Friday, May 30, 2008

The Age Advantage

The other day I received an e-mail from Tony Ferngren, who hired Evelyn Gregory back in 1999. (Evelyn is a woman in my book who became a flight attendant for US Airways Express at age 71 and ended up flying for the carrier for eight years.)

When the following article appeared in USA Today in June of 2000, Evelyn had already been in the skies for a year. Read what Tony has to say about his reasons for taking her on board:


I would love to hire more older people," says Tony Ferngren of US Airways Express, who supervises 72-year-old Evelyn Gregory as East Coast manager of in-flight operations.

He has found older workers "responsible. You can count on them. They won't say, 'I can't show up because I've got a fabulous date with a boyfriend.' And they have the life experience not to overreact to situations."

The problem, he says, is that most over-50s don't know they could have a second career as a flight attendant, so they don't answer ads.

While seniors serving in the cabin aren't common, the Association of Flight Attendants says there is no mandatory retirement age for attendants. But they must pass yearly tests.

Extreme strength and agility aren't necessary, just judgment and leadership, says Ferngren, 52. In fact, it's common practice for attendants at all airlines to pick able-bodied passengers to assist in case of an evacuation.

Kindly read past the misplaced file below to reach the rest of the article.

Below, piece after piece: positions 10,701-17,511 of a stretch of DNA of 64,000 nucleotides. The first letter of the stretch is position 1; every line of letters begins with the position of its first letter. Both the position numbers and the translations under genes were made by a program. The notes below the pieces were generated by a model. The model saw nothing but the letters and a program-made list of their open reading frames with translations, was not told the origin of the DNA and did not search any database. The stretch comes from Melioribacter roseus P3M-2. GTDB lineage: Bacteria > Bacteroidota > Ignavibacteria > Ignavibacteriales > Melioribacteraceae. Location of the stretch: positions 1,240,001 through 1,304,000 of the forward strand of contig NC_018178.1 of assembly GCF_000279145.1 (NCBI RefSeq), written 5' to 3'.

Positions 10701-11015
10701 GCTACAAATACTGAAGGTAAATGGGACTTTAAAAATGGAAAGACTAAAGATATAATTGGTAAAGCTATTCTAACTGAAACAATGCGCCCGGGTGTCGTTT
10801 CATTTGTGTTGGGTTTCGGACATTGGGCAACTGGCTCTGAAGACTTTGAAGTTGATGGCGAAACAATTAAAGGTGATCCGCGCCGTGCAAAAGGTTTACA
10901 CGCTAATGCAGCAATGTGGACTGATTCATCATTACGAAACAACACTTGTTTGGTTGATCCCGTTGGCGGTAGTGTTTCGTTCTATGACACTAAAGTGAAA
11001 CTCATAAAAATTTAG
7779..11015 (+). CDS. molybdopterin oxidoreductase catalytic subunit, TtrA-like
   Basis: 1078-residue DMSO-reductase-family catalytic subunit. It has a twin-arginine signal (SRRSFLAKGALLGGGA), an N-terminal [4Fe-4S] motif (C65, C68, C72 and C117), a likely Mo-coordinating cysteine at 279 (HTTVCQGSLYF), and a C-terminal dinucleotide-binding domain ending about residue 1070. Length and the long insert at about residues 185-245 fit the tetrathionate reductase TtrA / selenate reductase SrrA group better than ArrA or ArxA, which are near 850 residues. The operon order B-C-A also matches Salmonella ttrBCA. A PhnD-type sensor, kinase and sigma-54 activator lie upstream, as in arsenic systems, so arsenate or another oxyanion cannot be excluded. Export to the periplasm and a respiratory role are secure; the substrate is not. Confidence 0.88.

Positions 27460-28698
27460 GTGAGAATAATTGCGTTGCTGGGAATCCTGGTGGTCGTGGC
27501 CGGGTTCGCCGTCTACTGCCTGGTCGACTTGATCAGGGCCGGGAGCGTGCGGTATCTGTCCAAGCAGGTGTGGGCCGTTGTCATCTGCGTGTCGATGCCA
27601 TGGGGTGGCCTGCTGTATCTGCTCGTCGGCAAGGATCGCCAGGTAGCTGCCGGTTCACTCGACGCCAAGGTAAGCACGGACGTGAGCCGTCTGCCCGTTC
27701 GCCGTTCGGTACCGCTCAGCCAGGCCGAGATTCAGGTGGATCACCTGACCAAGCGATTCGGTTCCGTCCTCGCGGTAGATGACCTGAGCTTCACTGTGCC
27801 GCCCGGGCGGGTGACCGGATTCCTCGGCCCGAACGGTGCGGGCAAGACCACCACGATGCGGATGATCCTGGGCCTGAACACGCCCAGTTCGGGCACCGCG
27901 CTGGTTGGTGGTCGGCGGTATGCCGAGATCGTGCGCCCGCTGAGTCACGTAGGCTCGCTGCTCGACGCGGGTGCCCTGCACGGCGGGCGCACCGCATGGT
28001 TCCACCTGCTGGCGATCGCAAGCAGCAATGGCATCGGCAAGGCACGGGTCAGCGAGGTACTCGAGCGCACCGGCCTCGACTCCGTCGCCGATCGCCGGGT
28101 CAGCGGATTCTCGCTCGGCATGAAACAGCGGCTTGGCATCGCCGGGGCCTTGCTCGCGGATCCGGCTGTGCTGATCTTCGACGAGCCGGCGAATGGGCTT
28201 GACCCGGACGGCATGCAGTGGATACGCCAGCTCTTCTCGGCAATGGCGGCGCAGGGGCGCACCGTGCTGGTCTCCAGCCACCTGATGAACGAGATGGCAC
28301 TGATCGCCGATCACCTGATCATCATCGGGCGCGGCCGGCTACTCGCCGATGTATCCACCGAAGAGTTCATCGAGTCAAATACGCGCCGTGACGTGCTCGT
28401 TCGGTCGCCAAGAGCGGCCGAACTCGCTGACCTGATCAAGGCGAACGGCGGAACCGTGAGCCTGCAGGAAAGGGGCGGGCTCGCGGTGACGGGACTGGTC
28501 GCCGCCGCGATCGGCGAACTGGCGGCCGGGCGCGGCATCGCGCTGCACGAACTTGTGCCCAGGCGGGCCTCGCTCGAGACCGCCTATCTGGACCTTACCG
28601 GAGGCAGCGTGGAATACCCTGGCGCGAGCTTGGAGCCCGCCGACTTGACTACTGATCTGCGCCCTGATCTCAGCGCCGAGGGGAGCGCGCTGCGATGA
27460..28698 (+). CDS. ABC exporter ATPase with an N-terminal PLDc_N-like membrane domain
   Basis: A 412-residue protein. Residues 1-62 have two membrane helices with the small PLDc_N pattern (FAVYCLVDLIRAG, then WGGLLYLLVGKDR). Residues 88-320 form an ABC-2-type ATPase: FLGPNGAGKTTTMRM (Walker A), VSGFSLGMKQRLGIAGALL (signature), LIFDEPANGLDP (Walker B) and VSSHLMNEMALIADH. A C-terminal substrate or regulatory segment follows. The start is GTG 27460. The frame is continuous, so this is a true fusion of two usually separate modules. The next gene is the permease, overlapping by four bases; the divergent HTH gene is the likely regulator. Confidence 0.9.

Ferngren calls Gregory a model employee who has merited complimentary letters from passengers. They praise "her personality, her energy. She has a positive attitude and holds herself as very confident in what she's doing. They trust her, and they can see that she enjoys her job."

She also has been enlisted to fly with new US Airways Express attendants to make sure they know their jobs.

Gregory isn't the only over-60 attendant Ferngren has known. For instance, he hired a retired school superintendent who flies out of Columbus, Ohio.

"I'd like to see more," Ferngren says.

Note: Here's what Tony wrote me in response to my reply to his original note. Turns out that he, too, is a late bloomer--or at least a perennial:


Thanks for a copy of the article. I had misplaced mine and was unable to find it again. I actually retired from the Miami-Dade Police Dept. at the beginning of 1990. My objective was to do many different jobs in order to compare them and also get an insight. I've been lucky. My experiences are wide and educational. I have owned my own businesses and managed several other company branches. I was a flight attendant for Kiwi, Ryan Air and ultimately at US Airways Express. Presently I teach in South Korea but have also taught in China and Thailand. I've gained a wealth of knowledge, met some wonderful people, and have had fun along the way. When people look at my resume they have a hard time grasping the varied positions I've been hired for, with little or no experience. Thanks again for the copy. If I can help you in your stories of success please write.

Regards, Tony


1 comment:

  1. I just found out tonight that Tony died March 15, 2011. My heart goes out to his family and friends.